Mr. Scanlan:
Mr. Ismay is asked here, "How does it happen that the "Titanic" had but 20 lifeboats?

Sir Robert Finlay:
What page are you referring to?

Mr. Scanlan:
Page 925, "How does it happen that the "Titanic" had but 20 lifeboats including lifeboats, emergency boats, and collapsible boats?
- (Mr. Ismay.) That was a matter for the builders, Sir, and I presume that they were fulfilling all the requirements of the Board of Trade."

The Commissioner:
That is quite right.

Mr. Scanlan:
That is what I put to you, Mr. Sanderson?
- I think I have answered very much on the same lines.

19378. That it was left in the first instance to them?
- Yes; that it was left in the first instance to them. They would submit a profile plan of the ship showing the boating arrangement to us, and they would undoubtedly say that it complied with the Board of Trade requirements, and as the result of this conversation which I am giving, referring to the additional boats with which she was supplied were put on, but as to what we said or what Lord Pirrie said on that particular occasion, I cannot say.

19379. And so far as you know is there any correspondence available to you in reference to this matter?
- Yes. The Solicitor-General asked me yesterday to have our records looked up -

The Commissioner:
No, no; do answer the question. It admits of "Yes" or "No" or "I do not know"; and you can give any one of the three. Do not have any discussion, or we shall never get to the end of this Enquiry.

19380. (Mr. Scanlan.) There is no such correspondence - you have never heard of it?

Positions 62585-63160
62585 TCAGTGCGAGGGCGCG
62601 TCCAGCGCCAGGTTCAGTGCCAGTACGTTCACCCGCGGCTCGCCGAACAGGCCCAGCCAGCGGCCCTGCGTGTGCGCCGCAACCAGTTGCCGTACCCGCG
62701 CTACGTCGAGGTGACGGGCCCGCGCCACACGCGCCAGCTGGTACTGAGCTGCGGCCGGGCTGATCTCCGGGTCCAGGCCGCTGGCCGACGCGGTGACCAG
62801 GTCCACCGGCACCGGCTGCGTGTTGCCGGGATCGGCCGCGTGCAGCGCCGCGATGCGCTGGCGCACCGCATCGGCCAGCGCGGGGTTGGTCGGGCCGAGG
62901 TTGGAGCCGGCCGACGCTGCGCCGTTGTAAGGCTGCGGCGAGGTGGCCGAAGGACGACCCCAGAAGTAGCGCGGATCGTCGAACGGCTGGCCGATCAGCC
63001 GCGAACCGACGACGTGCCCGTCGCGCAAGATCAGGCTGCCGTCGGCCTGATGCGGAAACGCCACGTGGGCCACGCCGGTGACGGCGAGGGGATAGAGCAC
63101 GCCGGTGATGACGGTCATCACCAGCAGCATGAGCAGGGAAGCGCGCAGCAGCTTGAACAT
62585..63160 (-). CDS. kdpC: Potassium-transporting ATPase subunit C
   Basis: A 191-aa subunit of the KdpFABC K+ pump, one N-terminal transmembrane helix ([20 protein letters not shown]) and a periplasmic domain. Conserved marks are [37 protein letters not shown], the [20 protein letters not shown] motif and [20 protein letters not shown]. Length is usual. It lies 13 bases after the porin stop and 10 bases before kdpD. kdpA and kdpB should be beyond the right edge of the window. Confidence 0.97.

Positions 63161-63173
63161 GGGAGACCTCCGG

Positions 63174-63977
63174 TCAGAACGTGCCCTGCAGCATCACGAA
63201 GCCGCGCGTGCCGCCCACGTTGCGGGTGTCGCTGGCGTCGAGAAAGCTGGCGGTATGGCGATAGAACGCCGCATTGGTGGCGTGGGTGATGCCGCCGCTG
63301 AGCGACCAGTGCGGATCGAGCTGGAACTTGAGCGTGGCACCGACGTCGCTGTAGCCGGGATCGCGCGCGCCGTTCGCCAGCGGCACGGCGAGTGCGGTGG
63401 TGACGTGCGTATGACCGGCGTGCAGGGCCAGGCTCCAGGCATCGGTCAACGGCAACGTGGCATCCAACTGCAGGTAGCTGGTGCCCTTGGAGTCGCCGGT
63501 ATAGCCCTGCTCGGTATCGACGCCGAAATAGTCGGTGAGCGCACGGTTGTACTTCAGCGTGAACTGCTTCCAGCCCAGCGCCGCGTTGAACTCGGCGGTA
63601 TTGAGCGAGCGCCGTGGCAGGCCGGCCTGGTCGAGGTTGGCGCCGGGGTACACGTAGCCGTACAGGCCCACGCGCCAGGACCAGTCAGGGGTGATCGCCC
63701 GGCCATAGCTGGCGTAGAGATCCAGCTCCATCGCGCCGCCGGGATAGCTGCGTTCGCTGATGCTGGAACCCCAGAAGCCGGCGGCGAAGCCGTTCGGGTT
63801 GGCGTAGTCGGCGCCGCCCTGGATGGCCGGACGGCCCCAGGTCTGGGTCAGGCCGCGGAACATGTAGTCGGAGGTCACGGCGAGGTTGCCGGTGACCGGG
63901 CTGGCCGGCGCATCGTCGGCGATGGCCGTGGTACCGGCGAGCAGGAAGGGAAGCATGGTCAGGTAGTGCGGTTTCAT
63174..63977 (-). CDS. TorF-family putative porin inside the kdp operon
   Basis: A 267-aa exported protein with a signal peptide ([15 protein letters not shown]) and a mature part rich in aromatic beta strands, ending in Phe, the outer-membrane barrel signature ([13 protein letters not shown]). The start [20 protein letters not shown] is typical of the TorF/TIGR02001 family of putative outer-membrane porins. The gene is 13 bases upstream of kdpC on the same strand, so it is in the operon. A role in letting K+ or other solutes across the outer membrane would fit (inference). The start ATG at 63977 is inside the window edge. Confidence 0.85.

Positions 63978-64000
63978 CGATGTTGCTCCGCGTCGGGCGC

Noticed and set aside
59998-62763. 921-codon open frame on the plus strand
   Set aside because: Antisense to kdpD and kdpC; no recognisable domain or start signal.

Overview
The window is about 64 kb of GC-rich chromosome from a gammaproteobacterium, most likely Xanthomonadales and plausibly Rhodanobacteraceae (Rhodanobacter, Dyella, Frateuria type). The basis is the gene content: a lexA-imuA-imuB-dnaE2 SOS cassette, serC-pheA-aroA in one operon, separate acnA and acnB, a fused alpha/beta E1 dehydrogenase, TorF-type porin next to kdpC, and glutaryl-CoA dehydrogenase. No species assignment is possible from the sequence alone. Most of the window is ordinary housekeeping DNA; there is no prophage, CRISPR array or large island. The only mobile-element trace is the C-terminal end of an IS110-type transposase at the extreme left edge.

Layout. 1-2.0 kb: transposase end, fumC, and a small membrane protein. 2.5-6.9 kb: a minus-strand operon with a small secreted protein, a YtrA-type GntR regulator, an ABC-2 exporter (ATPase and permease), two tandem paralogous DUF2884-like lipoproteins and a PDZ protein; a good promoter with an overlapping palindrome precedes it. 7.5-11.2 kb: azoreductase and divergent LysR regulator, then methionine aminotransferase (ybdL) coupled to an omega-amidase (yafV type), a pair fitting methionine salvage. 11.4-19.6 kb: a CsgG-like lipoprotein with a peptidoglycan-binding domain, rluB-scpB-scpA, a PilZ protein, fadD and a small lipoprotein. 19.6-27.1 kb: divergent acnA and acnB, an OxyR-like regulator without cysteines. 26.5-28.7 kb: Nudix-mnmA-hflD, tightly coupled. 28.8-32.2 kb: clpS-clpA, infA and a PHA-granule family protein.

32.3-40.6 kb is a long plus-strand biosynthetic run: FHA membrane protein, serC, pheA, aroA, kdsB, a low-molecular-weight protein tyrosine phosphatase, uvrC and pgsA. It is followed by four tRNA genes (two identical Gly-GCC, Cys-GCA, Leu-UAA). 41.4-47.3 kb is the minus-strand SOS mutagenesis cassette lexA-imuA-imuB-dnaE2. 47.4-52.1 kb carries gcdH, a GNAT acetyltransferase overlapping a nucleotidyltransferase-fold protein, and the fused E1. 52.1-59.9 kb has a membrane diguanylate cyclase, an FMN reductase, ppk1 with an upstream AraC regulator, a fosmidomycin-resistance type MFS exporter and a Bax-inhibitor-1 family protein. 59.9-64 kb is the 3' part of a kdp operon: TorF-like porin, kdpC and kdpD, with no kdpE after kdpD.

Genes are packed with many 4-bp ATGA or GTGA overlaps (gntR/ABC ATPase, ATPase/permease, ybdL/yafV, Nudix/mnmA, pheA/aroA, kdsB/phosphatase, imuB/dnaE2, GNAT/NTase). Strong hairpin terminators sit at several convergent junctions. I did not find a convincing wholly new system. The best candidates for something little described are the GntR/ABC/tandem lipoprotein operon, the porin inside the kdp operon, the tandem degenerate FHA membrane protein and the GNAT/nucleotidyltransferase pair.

- I said yes, there was.

The Commissioner:
Then there is an end of that question.

19381. (Mr. Scanlan.) Quite. (To the witness.) Will you produce that correspondence?
- I have handed it to the Board of Trade.

19382. Apart from what the Board of Trade or the advisory committee may have been contemplating, had it suggested itself to you in view of the increase in the carrying accommodation, and in the size of those sister ships, the "Olympic" and the "Titanic," that, independently, your firm ought to provide more lifeboats?
- It had not - when you say -

The Commissioner:
No, no. You have given your answer.

The Witness:
My Lord, he has made a statement which is not correct.

The Commissioner:
No, he has not made a statement; he asked a question, and you answered it. The question was quite intelligible, and so was your answer.

The Witness:
With all respect, My Lord, he has made a statement that there is an increase in the carrying capacity of the ships.

The Commissioner:
No, he has not. He asked a question and you answered it.

19383. (Mr. Scanlan.) The davits which were supplied for the "Olympic" and "Titanic" are, I understand, what are called Welin double -acting davits?
- Yes, they are.

19384. Before the building of the "Olympic" and "Titanic" were such davits supplied for any of your other ships?
- They were.

19385. Is the object of having these davits in order to enable you to deal with a larger number of boats with each pair of davits?
- Not that I am aware of.

The Commissioner:
That is the right way to answer.

Mr. Scanlan:
There is a plan here, My Lord, which I should like to submit to him, to ask him if he thinks it is practicable. There is printed on this "s.s. 'Olympic' and 'Titanic' building, by Messrs. Harland and Wolff, Limited, Belfast, for the White Star Line. Each vessel fitted with a new Welin double -acting davit, handling in all two lifeboats." Will you look at this, Mr. Sanderson. (Handing the plan to the witness.)?

The Commissioner:
What is this?

Mr. Scanlan:
This is a plan, My Lord, referred to in papers produced by the inventor of those davits.